Kryptos is Your Personal Crypto Tax Assistant that simplifies crypto taxes. Not only does it effortlessly calculate your crypto taxes such as capital gains, losses, income, and expenses, but it also provides features to optimize your tax position.

Track your unrealized gains and losses with Kryptos, gaining insights into when to HODL and when to make decisions about your investments.

Kryptos offers support for various cost basis methods, including FIFO, LIFO, and HIFO. You can customize these settings to see how they impact your crypto taxes.

Beyond saving you from hours of spreadsheet work and calculations, Kryptos also cuts down the time spent on form-filling. For US investors, Kryptos generates pre-filled forms ready for submission to the IRS or your tax portal. These include - IRS Form 8949 & Schedule D, TurboTax Report, Tax Act Report, Complete Tax Report. 

Make your crypto tax experience more efficient with Kryptos.

FAQs

1. Why is it important to keep track of gains and losses in the crypto world?

Keeping track of gains and losses is crucial for staying ahead of your tax responsibilities. It provides you with a comprehensive overview of your actual gains and losses, helping you be aware of your tax liability. Tools like Kryptos - USA’s Top Cryptocurrency Tax Software can simplify this process.

2. How can unrealized losses be utilized to reduce overall tax burden?

Unrealized losses, which occur when the value of an asset decreases but you still hold onto it, can be strategically leveraged to lower your tax bill when they are realized. By selling or swapping assets with unrealized losses, you can offset them against gains, resulting in a lower overall tax payment

3. Can losses from other investments offset crypto gains?

Yes, losses from other investments, not limited to cryptocurrencies, can offset crypto gains. This means that if you experience losses in one investment, you can use them to counterbalance gains in another, reducing your overall tax liability.

4. How does HODLing for the long term help in reducing tax liability?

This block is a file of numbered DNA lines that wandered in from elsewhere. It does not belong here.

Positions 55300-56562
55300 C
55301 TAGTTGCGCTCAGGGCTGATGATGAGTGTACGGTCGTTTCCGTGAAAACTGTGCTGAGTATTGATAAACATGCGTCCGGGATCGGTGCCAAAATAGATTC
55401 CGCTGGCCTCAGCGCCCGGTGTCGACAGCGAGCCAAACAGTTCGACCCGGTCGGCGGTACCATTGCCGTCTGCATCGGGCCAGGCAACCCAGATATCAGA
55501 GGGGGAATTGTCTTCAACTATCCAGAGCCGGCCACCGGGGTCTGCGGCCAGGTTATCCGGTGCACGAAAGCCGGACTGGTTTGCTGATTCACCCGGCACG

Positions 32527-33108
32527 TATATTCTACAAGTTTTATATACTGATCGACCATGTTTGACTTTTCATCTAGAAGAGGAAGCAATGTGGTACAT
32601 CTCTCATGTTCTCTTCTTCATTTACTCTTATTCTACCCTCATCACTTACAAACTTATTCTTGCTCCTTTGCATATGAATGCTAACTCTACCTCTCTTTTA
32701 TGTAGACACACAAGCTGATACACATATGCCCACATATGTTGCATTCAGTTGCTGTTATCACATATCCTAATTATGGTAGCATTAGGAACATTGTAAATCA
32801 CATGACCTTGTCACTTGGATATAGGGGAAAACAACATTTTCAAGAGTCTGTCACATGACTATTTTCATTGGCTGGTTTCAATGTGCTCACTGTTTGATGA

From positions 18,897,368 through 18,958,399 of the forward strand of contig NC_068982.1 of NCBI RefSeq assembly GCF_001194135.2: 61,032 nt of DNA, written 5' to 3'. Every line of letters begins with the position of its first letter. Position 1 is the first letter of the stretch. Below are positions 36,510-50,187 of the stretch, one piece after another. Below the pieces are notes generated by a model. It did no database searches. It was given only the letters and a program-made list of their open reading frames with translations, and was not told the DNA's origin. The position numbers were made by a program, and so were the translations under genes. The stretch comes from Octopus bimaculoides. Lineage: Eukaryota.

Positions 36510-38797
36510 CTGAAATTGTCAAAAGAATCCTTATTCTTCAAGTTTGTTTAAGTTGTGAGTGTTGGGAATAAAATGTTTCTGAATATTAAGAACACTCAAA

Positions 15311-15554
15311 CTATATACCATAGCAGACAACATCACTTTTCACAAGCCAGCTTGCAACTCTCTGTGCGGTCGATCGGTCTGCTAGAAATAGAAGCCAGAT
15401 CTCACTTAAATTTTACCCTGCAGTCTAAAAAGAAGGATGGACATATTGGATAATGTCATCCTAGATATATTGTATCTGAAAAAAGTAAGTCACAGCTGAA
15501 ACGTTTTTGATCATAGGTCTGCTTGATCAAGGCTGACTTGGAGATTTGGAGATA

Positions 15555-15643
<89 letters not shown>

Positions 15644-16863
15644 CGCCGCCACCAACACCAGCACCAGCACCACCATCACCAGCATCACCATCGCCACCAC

Holding onto your assets for the long term can significantly reduce your tax liability. The IRS has lower tax rates for long-term gains (held for over a year) compared to short-term gains. By strategically choosing which assets to HODL onto, you can pay less tax on the gains.

5.What is the significance of choosing the best cost basis method for tax purposes?

The cost basis method is crucial in determining how much your assets cost and when you sold them. The method chosen can impact the amount of tax you'll have to pay. Understanding and selecting the best cost basis method for your crypto transactions is essential, and using tools like Kryptos or consulting with tax professionals can help.

All content on Kryptos serves general informational purposes only. It's not intended to replace any professional advice from licensed accountants, attorneys, or certified financial and tax professionals. The information is completed to the best of our knowledge and we at Kryptos do not claim either correctness or accuracy of the same. Before taking any tax position / stance, you should always consider seeking independent legal, financial, taxation or other advice from the professionals. Kryptos is not liable for any loss caused from the use of, or by placing reliance on, the information on this website. Kryptos disclaims any responsibility for the accuracy or adequacy of any positions taken by you in your tax returns. Thank you for being part of our community, and we're excited to continue guiding you on your crypto journey!